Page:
Abrams contrasts this superficiality — figuring out how to sell an attitude, without having an actual attitude — with what went on under Reagan when the Soviet Union wanted to send advanced fighter planes to Nicaragua.  Abrams was the assistant secretary of state for Latin America, so it was up to him to read formally to his Soviet counterpart the administration’s stand:  “there was a unanimous view that we would not permit Russia to put advanced combat jets into Nicaragua and change the power balance that had existed in the region since the Cuban missile crisis. Everyone agreed.”

That’s what played out in the world.  But what Abrams remembers is that this is also what played out behind closed doors:

But what preceded such talking points was the NSC meeting. There, after everyone said yes, let’s deliver that message, James Baker spoke up. As I recall it, Baker said something like this: Look, we are not agreeing here on sending a message. We are agreeing now that if they act, we will act. We’re not going to come back here in a month or three months or six months and say, gee, now what do we do? If you are agreeing on taking this line and sending this message to the Soviets, you are agreeing now, today, that if they put those jets in, we will take them out. That’s what we are agreeing. Today.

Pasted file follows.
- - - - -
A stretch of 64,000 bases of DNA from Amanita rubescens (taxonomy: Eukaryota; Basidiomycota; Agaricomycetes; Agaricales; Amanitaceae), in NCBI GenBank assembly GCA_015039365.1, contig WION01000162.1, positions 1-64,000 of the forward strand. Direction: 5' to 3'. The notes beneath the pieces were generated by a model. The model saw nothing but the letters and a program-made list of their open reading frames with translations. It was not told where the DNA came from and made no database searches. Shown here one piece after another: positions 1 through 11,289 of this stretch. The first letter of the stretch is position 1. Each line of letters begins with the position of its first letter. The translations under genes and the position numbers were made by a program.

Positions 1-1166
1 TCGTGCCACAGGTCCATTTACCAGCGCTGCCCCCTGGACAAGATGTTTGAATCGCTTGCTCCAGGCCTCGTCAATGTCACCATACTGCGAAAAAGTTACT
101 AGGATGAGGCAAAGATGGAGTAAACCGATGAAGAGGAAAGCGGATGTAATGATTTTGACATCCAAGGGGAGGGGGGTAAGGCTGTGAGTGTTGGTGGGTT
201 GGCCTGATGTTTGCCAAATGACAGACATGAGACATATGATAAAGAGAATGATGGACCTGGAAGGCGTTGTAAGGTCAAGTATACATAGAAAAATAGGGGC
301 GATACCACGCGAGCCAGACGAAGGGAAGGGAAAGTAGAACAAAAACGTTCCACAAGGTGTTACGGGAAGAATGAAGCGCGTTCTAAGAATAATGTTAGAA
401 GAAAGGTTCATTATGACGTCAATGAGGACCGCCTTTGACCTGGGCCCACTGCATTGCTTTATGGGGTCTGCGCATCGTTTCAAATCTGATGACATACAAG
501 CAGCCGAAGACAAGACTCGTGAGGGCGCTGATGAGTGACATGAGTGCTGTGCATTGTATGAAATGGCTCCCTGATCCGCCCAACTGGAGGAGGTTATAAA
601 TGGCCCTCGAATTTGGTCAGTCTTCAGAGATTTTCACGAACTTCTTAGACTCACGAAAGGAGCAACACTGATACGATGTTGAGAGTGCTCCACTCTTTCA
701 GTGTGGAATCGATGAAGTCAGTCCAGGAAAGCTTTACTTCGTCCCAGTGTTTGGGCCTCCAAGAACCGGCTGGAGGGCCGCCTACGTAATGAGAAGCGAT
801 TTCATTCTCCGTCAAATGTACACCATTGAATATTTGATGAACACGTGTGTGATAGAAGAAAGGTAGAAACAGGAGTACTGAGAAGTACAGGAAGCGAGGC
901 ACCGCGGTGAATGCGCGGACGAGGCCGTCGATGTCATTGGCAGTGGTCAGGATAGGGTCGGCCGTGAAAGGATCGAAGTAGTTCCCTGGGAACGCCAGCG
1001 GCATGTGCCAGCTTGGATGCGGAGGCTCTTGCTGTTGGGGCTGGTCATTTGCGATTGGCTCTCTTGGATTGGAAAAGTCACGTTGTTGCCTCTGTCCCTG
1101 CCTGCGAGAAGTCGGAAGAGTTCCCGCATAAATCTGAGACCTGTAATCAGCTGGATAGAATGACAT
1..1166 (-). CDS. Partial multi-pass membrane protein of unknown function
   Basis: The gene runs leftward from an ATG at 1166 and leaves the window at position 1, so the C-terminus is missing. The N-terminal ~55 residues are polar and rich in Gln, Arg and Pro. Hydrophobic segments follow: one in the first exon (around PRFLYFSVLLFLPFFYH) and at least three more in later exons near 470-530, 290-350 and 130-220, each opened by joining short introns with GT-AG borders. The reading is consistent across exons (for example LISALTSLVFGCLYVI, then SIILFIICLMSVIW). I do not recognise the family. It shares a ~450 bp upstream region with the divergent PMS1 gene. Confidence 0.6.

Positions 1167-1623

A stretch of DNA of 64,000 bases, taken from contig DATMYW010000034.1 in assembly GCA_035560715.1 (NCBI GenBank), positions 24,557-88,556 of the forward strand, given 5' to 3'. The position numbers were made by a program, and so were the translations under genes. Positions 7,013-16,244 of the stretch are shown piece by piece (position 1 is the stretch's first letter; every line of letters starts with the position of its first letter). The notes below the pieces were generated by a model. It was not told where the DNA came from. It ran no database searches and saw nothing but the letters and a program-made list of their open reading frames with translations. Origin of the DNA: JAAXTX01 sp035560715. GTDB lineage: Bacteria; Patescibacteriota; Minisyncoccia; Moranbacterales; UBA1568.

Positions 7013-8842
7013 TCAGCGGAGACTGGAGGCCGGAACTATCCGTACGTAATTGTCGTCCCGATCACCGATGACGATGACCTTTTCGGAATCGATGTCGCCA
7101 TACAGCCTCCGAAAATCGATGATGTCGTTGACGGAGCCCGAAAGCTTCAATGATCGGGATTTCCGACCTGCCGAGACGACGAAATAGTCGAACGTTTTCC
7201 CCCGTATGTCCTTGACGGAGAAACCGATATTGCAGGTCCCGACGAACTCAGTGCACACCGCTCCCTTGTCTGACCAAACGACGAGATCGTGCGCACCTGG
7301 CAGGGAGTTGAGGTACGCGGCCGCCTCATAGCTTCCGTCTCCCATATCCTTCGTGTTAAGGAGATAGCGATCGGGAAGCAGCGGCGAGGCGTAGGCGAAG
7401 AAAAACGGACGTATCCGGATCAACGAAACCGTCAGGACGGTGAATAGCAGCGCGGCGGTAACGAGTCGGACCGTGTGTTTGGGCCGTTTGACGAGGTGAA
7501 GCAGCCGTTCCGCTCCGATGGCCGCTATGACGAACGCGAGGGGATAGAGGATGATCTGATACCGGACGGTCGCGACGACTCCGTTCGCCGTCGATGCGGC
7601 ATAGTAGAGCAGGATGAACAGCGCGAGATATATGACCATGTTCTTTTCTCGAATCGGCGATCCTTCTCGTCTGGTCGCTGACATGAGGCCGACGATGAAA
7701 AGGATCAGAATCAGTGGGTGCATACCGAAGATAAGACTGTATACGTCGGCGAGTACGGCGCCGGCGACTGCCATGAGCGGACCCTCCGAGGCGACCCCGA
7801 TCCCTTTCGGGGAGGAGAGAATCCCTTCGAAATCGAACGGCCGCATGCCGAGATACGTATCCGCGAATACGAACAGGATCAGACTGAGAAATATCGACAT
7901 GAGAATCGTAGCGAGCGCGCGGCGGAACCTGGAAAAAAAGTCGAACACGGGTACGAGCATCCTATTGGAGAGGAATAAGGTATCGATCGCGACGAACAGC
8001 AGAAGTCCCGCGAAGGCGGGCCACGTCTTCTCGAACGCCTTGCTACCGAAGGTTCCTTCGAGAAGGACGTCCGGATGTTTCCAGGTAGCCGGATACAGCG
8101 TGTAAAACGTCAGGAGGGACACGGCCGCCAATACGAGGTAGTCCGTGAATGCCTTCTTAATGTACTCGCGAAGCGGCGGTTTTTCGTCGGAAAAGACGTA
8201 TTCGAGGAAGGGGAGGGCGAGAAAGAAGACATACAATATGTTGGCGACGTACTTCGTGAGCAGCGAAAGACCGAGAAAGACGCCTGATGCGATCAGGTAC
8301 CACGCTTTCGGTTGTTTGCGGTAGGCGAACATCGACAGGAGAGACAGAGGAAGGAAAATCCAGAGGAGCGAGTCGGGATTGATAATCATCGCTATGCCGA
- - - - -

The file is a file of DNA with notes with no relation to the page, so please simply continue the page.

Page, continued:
Although Abrams says he wasn’t then and isn’t now a Baker fan, he was then and is now a fan of that type of sober, realistic thinking.  Abrams’ conclusion about the administration’s hollow, theatrical approach to the rapidly unfolding disaster in Syria applies with equal force to every single foreign policy situation Obama has faced.  As you read the words below, think not only about Syria, but about Libya, the Arab Spring, the Israeli/Palestinian debacles, etc.:

It seems there was no one at these Obama administration meetings wise or experienced enough to say “Hold on, what do we do when they call the bluff?” My boss back in the Reagan years, Secretary of State Shultz, was, like Baker, an ex-Marine and a serious guy. At these White House meetings on Syria this year and last, was there one serious guy? Seems not, and seems that that problem has not been solved.